Red Sox

Why the Red Sox were right to replace pitching coach Dana LeVangie

Why the Red Sox were right to replace pitching coach Dana LeVangie

Name a veteran Red Sox pitcher who exceeded expectations this season, and you'll understand why the team revamped its coaching structure on Tuesday.

The list is short: Eduardo Rodriguez and Brandon Workman. If you want to include rookies Marcus Walden and Josh Taylor, that's fine, but technically they arrived with zero expectations.

The heavy hitters flamed out. Former Cy Young Award winner Rick Porcello posted one of the worst ERAs in baseball while trying to force the team's fastball-up, offspeed-down mantra that never really fit his repertoire. Ace Chris Sale delivered the worst record (6-11) and ERA (4.40) of his career. Nathan Eovaldi got hurt. David Price got hurt. Ryan Brasier crashed and burned. Matt Barnes flamed out. On a smaller scale, Hector Velazquez and Brian Johnson regressed.

Following such a disappointing performance, change was inevitable, and on Tuesday it came swiftly. Pitching coach Dana LeVangie is out, retained as a pro scout as he closes in on 30 years with the organization. Assistant pitching coach Brian Bannister has also been reassigned, primarily to the minor leagues, as a VP of pitching development. Advance scout Steve Langone will join LeVangie in pro scouting.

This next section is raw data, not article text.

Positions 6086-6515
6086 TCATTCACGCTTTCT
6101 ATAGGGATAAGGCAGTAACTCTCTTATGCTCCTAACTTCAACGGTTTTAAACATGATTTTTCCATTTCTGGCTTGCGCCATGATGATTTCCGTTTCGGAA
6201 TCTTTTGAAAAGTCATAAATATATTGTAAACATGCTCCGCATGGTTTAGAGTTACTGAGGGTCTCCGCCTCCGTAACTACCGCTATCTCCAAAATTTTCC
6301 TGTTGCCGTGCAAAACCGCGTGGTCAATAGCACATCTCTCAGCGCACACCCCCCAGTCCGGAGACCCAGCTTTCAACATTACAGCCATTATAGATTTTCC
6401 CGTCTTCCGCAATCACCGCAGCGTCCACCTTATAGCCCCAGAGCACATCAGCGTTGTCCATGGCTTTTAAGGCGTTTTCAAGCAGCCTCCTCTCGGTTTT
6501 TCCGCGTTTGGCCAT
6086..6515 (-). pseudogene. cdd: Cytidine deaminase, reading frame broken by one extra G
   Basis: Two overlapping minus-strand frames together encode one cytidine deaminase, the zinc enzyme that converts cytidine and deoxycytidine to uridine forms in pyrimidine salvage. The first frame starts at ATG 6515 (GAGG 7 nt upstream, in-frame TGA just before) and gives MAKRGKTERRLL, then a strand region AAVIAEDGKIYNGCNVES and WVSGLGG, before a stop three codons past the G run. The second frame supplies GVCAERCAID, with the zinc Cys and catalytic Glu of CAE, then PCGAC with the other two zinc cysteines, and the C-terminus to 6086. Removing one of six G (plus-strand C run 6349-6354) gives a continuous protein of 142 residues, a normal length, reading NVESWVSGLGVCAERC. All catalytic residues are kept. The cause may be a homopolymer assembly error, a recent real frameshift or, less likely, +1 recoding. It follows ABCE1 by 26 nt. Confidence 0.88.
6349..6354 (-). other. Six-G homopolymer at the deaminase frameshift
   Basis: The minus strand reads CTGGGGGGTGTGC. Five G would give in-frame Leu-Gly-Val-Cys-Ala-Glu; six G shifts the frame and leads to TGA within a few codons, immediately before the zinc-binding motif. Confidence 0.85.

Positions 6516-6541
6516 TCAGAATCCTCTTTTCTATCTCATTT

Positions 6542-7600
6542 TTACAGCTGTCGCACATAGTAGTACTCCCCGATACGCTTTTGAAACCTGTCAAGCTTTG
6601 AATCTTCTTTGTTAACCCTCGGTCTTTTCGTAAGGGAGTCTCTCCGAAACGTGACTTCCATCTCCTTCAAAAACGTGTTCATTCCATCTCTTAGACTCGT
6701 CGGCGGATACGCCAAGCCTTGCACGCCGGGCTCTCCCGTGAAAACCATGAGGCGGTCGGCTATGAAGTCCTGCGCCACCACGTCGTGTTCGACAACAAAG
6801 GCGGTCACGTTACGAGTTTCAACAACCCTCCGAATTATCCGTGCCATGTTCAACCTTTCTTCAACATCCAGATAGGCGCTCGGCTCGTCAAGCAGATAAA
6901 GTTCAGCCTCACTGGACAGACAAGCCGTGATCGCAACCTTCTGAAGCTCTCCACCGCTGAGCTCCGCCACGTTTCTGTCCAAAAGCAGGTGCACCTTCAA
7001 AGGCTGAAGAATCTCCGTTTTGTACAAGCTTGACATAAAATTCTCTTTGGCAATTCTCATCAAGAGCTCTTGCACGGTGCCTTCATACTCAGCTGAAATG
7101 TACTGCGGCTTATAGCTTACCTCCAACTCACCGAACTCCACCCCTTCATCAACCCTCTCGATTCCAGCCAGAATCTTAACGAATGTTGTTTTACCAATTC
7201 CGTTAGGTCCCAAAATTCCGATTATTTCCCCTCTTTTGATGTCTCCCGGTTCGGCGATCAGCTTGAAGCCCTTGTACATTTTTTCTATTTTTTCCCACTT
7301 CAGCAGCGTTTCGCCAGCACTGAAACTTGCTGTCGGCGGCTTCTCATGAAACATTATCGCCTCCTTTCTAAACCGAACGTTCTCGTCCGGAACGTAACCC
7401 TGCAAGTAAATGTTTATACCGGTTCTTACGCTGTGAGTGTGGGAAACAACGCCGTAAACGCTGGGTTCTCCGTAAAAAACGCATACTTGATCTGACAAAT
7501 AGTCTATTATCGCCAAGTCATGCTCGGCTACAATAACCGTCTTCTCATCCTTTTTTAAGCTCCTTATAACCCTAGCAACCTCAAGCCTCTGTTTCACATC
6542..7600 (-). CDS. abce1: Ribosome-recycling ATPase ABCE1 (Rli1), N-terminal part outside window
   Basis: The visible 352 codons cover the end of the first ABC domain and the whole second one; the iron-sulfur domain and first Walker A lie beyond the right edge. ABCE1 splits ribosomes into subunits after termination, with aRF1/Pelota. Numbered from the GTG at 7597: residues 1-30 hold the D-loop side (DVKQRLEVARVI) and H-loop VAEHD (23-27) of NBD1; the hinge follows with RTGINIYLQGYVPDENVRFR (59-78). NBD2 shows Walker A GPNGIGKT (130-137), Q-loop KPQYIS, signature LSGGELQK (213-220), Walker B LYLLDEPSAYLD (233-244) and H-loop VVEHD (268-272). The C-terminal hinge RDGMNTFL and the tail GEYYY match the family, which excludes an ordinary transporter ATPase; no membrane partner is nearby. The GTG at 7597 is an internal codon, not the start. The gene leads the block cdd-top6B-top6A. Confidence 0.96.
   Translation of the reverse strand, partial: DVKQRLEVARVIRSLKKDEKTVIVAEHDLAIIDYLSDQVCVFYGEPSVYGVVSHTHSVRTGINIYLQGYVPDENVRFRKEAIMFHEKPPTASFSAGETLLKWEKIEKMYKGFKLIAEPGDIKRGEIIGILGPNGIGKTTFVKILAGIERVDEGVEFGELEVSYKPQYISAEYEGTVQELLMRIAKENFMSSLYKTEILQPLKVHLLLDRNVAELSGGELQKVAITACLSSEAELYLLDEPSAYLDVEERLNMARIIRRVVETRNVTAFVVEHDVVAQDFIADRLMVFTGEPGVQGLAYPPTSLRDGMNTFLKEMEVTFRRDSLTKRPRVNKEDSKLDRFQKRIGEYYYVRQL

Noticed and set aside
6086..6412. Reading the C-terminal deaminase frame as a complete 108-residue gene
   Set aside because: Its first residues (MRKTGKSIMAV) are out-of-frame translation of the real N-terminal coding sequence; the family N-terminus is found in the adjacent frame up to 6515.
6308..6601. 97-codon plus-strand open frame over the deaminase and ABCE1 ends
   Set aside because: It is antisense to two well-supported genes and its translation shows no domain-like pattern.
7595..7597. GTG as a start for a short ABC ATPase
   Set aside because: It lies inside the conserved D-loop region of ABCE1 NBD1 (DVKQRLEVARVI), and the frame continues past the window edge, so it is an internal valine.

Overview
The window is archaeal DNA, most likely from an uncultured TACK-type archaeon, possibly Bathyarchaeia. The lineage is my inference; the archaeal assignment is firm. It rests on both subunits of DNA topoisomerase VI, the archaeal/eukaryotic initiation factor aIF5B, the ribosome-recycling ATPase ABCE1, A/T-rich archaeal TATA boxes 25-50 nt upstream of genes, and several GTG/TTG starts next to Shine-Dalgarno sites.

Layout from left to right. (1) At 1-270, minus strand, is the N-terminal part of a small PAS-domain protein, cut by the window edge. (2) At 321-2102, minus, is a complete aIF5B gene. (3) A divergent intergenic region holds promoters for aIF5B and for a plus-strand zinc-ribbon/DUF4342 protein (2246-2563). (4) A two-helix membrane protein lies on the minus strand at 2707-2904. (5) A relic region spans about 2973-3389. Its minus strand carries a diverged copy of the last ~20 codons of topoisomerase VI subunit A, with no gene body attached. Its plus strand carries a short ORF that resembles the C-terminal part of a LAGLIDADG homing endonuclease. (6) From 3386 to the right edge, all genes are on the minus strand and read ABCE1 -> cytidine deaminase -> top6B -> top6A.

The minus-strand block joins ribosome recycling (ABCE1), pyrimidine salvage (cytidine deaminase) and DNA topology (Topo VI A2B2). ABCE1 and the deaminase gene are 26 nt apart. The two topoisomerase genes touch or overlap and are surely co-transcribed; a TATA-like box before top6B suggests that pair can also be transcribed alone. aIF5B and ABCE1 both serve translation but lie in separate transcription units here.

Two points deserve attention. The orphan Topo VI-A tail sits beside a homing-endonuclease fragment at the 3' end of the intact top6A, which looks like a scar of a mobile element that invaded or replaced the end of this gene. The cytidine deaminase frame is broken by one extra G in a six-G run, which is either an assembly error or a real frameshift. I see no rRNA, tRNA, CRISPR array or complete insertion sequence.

It's tempting to say that injuries to Sale, Price, and Eovaldi cost these men their jobs, and there's some truth to that, but the Red Sox struggled as a staff all year in ways that suggested they were falling behind the times.

Their anti-launch angle approach failed to take into account rivals like the Astros and Yankees, who began to adjust offensively with more level swings that still allowed them to produce record home run totals, especially against fastballs up in the zone — 288 for Houston, 306 for New York — without sacrificing the ability to put the ball in play. The Astros struck out less than any team in baseball, and the Yankees led the AL in line drives.